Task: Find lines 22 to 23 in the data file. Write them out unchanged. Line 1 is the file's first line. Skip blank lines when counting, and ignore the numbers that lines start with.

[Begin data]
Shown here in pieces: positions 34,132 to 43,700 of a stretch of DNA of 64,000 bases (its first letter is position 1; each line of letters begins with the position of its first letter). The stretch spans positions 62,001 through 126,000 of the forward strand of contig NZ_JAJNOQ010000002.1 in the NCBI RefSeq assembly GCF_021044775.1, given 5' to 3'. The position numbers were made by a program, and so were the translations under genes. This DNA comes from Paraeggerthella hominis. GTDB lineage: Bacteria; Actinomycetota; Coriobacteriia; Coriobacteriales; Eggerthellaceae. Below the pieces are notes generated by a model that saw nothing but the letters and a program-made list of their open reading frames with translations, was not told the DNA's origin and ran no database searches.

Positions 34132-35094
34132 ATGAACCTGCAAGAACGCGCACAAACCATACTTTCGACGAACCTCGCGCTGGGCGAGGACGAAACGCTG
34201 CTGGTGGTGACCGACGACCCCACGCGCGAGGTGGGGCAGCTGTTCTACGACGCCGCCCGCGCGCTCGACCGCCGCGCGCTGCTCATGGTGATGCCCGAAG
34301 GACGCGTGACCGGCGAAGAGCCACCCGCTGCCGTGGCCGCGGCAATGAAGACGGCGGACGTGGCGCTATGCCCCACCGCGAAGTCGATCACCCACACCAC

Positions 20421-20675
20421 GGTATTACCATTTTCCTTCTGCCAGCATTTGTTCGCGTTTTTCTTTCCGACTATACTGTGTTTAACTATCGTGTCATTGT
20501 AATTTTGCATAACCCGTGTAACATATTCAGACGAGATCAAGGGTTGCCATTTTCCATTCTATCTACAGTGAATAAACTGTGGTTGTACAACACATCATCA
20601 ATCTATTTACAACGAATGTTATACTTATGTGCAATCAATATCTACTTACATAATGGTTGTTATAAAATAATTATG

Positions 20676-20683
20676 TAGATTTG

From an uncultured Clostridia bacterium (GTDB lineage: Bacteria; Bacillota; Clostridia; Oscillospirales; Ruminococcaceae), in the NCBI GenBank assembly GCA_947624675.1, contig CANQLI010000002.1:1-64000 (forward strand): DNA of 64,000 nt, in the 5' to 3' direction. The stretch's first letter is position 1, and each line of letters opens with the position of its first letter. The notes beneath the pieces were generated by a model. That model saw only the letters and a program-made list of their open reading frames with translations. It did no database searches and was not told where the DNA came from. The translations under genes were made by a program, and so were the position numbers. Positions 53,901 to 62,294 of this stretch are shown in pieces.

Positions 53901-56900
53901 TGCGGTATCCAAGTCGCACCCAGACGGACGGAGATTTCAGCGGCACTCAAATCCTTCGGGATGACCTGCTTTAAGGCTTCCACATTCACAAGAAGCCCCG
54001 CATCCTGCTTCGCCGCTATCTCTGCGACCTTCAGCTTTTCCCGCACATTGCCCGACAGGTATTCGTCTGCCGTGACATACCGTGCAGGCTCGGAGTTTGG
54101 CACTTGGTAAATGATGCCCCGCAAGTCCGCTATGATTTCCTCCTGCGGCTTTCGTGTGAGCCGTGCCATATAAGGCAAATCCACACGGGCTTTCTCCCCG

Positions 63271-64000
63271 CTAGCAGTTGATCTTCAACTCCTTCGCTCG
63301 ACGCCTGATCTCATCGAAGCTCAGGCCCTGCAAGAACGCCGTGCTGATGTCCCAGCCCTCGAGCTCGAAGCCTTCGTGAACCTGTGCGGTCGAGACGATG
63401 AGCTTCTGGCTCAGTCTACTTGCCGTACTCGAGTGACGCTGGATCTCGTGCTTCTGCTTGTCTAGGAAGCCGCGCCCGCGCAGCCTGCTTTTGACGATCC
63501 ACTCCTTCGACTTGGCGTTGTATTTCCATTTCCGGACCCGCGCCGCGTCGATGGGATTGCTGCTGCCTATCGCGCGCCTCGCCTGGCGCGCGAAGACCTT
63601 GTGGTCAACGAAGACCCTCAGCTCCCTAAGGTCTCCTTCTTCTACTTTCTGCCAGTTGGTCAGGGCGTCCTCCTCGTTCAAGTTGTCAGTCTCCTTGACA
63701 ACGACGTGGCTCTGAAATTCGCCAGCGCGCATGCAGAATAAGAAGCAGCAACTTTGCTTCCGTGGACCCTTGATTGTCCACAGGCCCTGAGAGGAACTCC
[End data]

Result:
63601 GTGGTCAACGAAGACCCTCAGCTCCCTAAGGTCTCCTTCTTCTACTTTCTGCCAGTTGGTCAGGGCGTCCTCCTCGTTCAAGTTGTCAGTCTCCTTGACA
63701 ACGACGTGGCTCTGAAATTCGCCAGCGCGCATGCAGAATAAGAAGCAGCAACTTTGCTTCCGTGGACCCTTGATTGTCCACAGGCCCTGAGAGGAACTCC